“I’ve seen better engagement with FI prospects I’m working with by combining providing specific timeframes (at least 2 weeks) to connect with the person – not trying to push the next sales stage.”

-Patrick Rivenbark, Business Development Manager, Cyberwoven, Co-chair, Operating Committee – Carolina FinTech Hub

5. Double down on direct selling.

Many startups very rightly lean into channel and partner selling. It’s a good way to gain operational leverage, avoid hiring large sales forces, and reach more people with less FTEs.  However, when selling via channels, you are, by definition, a step removed from the prospect. Now is the time you want to be as close to your clients and prospects as possible, to gain a closer relationship, hear first-hand their challenges and priorities, and shift or iterate your offering quickly when needed. If your sales strategy leans heavily on channel partner selling, you may want to revisit this to ensure you’re making the most of your time and resources.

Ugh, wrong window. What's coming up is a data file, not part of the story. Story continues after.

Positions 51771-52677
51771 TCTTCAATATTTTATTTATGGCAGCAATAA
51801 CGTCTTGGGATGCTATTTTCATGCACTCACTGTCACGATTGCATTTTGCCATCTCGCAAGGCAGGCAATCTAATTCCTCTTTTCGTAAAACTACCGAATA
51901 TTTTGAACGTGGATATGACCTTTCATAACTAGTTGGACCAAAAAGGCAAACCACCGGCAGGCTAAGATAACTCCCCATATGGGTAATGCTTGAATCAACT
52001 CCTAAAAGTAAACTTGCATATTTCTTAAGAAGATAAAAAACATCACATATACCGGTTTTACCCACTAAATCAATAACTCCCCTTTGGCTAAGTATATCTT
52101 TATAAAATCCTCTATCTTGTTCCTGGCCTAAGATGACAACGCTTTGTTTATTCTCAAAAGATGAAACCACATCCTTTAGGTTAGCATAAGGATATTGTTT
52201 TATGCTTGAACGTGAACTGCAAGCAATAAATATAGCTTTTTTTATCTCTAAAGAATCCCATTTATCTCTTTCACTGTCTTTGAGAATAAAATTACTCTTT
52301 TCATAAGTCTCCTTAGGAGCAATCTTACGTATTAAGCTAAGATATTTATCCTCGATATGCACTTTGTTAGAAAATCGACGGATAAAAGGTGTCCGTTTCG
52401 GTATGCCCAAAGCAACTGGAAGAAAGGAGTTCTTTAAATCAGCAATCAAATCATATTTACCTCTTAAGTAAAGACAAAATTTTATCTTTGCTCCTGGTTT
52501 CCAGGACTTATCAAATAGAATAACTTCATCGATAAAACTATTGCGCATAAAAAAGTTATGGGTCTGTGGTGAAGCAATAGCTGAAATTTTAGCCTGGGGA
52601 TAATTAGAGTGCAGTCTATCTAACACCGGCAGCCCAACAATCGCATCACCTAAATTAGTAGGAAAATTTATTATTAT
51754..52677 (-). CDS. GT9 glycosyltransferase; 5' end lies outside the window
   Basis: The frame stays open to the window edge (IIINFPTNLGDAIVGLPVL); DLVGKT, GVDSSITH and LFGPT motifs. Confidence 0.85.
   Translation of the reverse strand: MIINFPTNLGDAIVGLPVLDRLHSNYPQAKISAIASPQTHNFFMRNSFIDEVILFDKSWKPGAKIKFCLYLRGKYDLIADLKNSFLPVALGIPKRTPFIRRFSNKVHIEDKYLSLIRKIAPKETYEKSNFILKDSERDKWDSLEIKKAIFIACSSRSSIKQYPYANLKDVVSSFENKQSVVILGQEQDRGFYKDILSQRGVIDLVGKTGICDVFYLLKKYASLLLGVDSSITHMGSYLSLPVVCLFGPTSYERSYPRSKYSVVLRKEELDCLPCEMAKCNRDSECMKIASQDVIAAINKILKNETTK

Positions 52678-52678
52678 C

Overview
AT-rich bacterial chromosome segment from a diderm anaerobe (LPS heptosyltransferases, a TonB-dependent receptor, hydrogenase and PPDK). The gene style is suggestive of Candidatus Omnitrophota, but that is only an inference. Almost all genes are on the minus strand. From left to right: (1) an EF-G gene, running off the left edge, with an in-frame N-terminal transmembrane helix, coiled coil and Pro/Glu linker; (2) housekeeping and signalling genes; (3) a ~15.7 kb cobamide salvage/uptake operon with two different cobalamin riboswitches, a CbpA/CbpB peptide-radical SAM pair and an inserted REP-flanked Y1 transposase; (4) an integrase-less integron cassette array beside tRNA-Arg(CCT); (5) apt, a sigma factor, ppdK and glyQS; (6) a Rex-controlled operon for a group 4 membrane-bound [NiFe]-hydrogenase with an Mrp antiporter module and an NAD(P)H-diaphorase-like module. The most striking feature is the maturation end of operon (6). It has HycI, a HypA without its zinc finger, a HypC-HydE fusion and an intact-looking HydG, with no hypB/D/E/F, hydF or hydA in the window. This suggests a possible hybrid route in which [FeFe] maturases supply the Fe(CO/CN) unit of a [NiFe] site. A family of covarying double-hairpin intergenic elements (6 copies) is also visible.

By focusing on direct selling, you can also free up bandwidth for partnership/business development team members that normally manage those channel relationships, allowing them to interact directly with prospects. This can help move the needle on short-term revenue opportunities.

“At Bridge, we have put more emphasis on the direct selling since March, and this has yielded meaningful conversations with prospects-turned-clients that wouldn’t have otherwise happened if we would have put that effort into our partnership channel.”

-Rasheed Hammouda, CEO, BridgeFT

We’ll Get Through This

This is an unprecedented time in all of our lives – no one can argue to the contrary. In my experience, it is in times of turbulence and uncertainty when entrepreneurs forge a path forward. Focus on the building blocks of selling, and approach the process with an eye towards empathy. The tactics and mindsets have shifted, but with focus, small tweaks to how you’re selling, and dedication to the fundamentals, you can set yourself up for success in the short-term and beyond.